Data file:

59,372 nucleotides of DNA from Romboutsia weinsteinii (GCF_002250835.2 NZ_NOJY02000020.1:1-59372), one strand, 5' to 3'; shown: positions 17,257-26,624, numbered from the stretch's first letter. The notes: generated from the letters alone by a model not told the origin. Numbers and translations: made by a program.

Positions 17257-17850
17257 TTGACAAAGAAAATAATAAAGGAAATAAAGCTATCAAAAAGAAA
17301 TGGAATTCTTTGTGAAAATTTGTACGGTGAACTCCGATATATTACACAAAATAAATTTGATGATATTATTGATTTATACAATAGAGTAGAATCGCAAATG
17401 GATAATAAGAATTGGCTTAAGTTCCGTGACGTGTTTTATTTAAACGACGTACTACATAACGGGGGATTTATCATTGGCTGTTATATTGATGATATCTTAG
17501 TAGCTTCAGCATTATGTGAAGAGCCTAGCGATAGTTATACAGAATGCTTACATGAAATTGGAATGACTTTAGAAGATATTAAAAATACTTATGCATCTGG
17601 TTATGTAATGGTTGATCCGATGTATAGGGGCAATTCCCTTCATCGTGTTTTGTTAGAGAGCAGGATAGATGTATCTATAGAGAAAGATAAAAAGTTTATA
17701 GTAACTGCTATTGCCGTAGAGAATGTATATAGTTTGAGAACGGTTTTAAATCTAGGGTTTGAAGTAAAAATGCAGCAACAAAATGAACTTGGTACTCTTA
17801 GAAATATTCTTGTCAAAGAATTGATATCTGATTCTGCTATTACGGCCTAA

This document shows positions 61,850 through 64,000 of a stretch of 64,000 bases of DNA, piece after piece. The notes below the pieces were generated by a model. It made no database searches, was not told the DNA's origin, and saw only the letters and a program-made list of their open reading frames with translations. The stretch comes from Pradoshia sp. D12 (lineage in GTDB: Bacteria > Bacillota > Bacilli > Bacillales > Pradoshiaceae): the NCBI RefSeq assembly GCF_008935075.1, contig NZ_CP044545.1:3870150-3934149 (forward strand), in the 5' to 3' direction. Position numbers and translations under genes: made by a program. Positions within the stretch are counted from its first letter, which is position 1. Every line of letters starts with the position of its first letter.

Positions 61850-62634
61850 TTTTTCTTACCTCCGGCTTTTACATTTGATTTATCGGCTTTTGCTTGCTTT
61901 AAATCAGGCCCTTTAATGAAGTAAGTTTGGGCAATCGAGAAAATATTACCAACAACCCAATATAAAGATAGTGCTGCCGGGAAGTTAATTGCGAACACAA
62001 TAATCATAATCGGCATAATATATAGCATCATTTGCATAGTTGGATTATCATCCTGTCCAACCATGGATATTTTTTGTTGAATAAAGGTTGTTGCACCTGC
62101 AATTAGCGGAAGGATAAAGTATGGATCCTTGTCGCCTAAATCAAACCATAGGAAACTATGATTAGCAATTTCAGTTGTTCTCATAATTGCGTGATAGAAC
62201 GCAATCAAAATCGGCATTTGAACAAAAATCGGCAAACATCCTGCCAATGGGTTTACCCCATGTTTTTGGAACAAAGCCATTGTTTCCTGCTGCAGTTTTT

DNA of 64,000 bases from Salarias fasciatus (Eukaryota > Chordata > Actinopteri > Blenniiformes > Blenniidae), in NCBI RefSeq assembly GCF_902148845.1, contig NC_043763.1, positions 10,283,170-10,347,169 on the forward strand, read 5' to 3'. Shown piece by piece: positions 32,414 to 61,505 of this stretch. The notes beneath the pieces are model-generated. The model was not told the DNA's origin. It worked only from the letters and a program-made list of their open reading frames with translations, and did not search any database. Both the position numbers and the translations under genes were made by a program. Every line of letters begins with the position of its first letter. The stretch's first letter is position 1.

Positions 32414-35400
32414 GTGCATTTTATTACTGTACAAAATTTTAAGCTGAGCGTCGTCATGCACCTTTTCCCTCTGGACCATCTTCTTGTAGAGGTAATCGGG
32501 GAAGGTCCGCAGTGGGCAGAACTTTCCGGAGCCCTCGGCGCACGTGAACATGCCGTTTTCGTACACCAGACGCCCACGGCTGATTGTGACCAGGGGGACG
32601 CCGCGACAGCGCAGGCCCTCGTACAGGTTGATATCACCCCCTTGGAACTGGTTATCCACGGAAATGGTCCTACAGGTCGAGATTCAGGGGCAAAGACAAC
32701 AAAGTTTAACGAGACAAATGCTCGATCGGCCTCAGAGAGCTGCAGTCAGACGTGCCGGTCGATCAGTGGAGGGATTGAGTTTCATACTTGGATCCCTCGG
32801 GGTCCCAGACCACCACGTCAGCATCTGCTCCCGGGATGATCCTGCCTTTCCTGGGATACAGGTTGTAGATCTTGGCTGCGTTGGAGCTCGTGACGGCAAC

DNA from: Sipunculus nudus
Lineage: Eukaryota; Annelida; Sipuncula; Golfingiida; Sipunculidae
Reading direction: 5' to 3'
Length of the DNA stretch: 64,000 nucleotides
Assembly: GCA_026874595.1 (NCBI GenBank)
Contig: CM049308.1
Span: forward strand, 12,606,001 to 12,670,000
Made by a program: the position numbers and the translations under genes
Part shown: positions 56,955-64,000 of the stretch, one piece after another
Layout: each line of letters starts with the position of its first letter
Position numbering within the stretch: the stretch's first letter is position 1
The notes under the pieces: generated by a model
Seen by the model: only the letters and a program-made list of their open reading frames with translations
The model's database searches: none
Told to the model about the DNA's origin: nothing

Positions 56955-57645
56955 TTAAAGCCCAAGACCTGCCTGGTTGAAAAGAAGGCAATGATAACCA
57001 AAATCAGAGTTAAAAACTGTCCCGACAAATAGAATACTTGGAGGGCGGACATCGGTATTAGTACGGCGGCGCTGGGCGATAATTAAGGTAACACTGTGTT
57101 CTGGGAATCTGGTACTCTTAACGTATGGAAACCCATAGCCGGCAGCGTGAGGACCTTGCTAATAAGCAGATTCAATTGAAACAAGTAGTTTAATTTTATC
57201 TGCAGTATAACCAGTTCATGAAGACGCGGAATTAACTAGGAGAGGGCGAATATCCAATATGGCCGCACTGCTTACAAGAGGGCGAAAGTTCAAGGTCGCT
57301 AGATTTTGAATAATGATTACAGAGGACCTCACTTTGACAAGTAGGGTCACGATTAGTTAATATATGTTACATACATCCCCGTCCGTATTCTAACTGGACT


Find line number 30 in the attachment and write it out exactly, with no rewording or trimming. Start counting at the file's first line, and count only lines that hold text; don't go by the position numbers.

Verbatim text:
Span: forward strand, 12,606,001 to 12,670,000